Mecklenburg County chief magistrate judge resigning amid criticisms of bail policy

The top magistrate judge in Mecklenburg County is stepping down. This comes after many have said that it’s too easy for repeat felons to get out of jail and back on the street.

Chief Magistrate Judge Khalif Rhodes has been criticized for being easy on people who are arrested, but he says the changes he's implemented at the jail regarding bail are not the reason violent crime is up in Charlotte.

“We had an uphill battle and it may have been a steeper climb than I anticipated, for sure,” Rhodes said. 

Rhodes’ resignation is effective next Friday, Sept. 13. 

CMPD Chief Kerr Putney has said Rhodes’ changes bail policies at the jail have made it easier for those arrested to get out and back on the streets. With several cases of suspects committing serious crimes after their release, Putney wants to put a stop to it. 

"Until we get serious on those repeat violent offenders we are going to deal with violence in our city,” said Putney.

Last month 17-year-old Brenna Harris was in jail for less than two hours when a magistrate judge let the teen, charged with robbery with a dangerous weapon, out of jail. 

In July, Romell Mackey flipped off a judge during court. The suspect, accused of assaulting three police officers, was arrested 63 times, according to CMPD records.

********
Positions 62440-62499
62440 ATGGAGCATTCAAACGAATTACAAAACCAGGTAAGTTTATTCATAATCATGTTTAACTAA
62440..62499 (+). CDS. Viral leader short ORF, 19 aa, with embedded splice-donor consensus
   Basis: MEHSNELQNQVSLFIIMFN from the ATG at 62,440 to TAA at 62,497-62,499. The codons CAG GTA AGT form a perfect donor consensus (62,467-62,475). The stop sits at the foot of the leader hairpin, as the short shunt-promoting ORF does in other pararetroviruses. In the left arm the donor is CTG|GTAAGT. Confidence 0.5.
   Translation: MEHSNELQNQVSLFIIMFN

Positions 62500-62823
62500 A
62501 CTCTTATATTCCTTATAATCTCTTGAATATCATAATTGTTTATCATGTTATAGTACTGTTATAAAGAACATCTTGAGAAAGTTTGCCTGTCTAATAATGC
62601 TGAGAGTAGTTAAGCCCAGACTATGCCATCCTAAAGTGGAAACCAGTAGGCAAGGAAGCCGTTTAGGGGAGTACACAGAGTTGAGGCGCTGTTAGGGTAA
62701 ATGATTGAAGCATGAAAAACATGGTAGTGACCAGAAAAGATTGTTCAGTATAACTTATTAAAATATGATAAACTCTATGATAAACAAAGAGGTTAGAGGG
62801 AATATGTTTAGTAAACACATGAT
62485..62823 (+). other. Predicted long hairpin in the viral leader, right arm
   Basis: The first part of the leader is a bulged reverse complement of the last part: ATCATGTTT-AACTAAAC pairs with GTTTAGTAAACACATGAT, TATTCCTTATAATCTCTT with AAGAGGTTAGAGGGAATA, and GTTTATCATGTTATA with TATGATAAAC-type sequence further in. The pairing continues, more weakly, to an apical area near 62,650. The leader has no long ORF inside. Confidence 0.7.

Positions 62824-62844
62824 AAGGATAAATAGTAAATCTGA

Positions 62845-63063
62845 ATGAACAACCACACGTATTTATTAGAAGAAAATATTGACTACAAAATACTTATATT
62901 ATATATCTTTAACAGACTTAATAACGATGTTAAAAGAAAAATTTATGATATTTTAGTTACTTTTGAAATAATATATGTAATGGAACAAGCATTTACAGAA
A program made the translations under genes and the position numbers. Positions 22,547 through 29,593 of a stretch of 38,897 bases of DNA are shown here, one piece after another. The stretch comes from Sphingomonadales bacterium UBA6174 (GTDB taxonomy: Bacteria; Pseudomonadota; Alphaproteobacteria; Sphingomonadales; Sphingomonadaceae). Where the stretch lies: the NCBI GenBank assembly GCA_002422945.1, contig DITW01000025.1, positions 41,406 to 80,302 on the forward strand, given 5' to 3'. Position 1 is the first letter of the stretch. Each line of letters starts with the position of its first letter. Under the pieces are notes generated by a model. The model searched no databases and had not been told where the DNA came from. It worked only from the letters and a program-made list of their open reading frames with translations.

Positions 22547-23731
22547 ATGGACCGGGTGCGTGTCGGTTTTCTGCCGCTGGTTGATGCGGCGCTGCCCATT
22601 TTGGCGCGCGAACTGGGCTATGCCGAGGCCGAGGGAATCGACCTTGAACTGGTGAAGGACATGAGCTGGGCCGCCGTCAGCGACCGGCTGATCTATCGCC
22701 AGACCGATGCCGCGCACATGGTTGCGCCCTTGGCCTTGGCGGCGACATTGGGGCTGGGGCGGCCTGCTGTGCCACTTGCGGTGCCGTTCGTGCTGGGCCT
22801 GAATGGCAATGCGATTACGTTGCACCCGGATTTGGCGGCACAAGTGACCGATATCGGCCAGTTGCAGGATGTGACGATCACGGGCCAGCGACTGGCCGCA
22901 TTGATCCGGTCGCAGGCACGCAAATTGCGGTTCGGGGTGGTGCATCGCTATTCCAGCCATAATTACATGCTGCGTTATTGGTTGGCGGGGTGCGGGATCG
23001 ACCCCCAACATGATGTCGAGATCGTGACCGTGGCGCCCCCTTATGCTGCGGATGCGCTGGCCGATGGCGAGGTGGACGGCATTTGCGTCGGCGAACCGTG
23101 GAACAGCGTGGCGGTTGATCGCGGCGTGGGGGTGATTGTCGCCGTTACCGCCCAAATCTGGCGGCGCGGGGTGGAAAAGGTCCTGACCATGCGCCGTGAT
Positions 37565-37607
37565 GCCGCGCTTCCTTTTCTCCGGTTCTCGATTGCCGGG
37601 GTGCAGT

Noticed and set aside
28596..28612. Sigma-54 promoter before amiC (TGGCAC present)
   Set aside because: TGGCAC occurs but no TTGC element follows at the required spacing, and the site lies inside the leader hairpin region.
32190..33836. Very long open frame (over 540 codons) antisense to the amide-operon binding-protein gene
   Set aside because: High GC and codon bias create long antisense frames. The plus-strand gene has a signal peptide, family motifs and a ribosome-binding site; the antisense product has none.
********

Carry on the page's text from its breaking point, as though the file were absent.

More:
“The easy decision would be to lock everyone up but the statute doesn't require that the statute requires a thoughtful, meaningful look at pre-trial release,” said Rhodes. 

Rhodes says he decided in April to resign, but extended his time at the courthouse to try and implement changes he and Putney discussed.

He says the criticism he's received over reducing bail minimums and putting more people on ankle monitors and releasing them from jail did not factor into his decision to resign.

“It's extremely easy to talk about safety, it's really hard to talk about justice because justice isn't one sided, you have to ensure that you care about justice because justice isn't one-sided you have to ensure that you care about justice for both victim and defendant and it's not easy to do that,” he said. 

Rhodes was first appointed as a judge in 2015 and he's been chief magistrate since 2017. He says he's returning to private law practice, but didn't rule out running for election again. He lost his race for district court judge last year.